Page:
Some historians have called the Mexican War the first battle of the Civil War, for it revived intense and heated debate about the expansion of slavery in the West. Tensions came to a head when Pennsylvanian congressman David Wilmot set forth the Wilmot Proviso in 1846, proposing that slavery be banned in the West. Not surprisingly, Southerners killed the proviso in the Senate before it could become law.
Nonetheless, the damage had been done, and expansion of slavery remained the hot topic in the election of 1848 . The Whigs nominated war hero General Zachary Taylor on a rather noncommittal platform (they didn’t want to lose Southern votes), while the Democrats nominated Lewis Cass. Hoping to appeal to voters from both regions, Cass proposed applying popular sovereignty to the slavery question, arguing that the citizens living in each territory should decide for themselves whether theirs would become a slave state or a free state. Taylor won the election, but he died after only sixteen months in office, and Vice President Millard Fillmore became president in 1850.
The Compromise of 1850
Because Taylor and Fillmore had never made their views on slavery in the West clear, the issue remained unresolved. When California applied for admission as a free state, the debate picked up right where it had left off. In Congress, heavyweights Daniel Webster and Henry Clay met for the last time to hammer out a compromise. After much debate, the North and South finally came to an agreement that both sides thought would be lasting and binding.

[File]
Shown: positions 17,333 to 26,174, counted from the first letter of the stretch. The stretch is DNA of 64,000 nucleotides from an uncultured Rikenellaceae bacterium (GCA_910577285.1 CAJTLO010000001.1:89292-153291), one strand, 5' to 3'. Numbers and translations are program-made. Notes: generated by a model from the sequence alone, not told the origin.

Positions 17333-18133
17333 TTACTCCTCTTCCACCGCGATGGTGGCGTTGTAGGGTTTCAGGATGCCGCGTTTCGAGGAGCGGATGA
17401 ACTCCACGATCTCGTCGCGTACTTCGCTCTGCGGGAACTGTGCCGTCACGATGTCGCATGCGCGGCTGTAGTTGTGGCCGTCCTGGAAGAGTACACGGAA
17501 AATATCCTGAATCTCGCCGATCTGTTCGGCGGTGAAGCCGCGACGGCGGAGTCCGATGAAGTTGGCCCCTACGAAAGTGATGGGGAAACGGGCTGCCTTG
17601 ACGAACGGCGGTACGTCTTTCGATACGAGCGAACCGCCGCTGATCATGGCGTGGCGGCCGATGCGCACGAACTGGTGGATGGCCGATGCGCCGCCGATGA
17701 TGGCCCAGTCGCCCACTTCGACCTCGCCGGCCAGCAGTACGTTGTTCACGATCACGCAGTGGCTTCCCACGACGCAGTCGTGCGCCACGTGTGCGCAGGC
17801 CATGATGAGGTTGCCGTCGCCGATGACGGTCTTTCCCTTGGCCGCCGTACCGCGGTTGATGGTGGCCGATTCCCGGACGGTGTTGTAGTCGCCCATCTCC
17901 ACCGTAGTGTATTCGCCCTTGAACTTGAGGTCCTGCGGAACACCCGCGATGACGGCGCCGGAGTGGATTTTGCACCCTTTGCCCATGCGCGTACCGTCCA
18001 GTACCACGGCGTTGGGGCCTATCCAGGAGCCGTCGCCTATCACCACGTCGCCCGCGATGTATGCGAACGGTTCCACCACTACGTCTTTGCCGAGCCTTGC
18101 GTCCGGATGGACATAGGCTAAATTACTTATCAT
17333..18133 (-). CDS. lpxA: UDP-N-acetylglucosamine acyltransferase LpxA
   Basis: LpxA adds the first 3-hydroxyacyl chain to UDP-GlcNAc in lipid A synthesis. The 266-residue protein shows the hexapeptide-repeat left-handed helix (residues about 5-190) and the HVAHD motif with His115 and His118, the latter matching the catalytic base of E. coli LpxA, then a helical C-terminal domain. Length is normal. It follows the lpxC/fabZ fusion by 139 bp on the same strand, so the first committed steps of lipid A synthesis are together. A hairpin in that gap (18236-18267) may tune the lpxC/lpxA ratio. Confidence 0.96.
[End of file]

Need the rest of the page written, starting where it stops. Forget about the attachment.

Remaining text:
There were five components to this Compromise of 1850 . First, California would be admitted as a free state. Second, popular sovereignty would determine the fate of the other western territories. Third, Congress would cancel some of Texas’s debts and, in exchange, give some of Texas’s western land to New Mexico Territory. Fourth, slave trading would be banned in Washington, D.C. Finally, Congress would pass a tougher Fugitive Slave Law, to reduce the number of slaves who escaped to the North and Canada every year. Although Southerners had not conceded a lot in making the bargain, Northerners were still offended by the new law, and many refused to obey it.
Pierce and Expansion
The pro–Southern Democrat Franklin Pierce replaced Fillmore after defeating Whigs and Free-Soilers in the election of 1852. Playing off manifest destiny and the Southern desire for new slave states, Pierce supported a variety of proposals to acquire more territory. He tacitly supported adventurer William Walker’s attempt to annex Nicaragua but backed off after Walker was deposed and executed. Pierce also investigated the possible acquisition of Cuba from Spain, but the plan backfired after his machinations were leaked to Northerners in the Ostend Manifesto. More productively, he sent the U.S. Navy to Japan to open trade negotiations and bought a small strip of land in present-day Arizona and New Mexico in the 1853 Gadsden Purchase.
The Kansas-Nebraska Act
Hoping to attract railroad development through the North, Illinois Senator Stephen Douglas introduced the Kansas-Nebraska Act in 1854 and pushed it successfully through Congress. The act carved the territory into the Kansas and Nebraska territories and, more controversially, declared that popular sovereignty would determine the future of slavery there.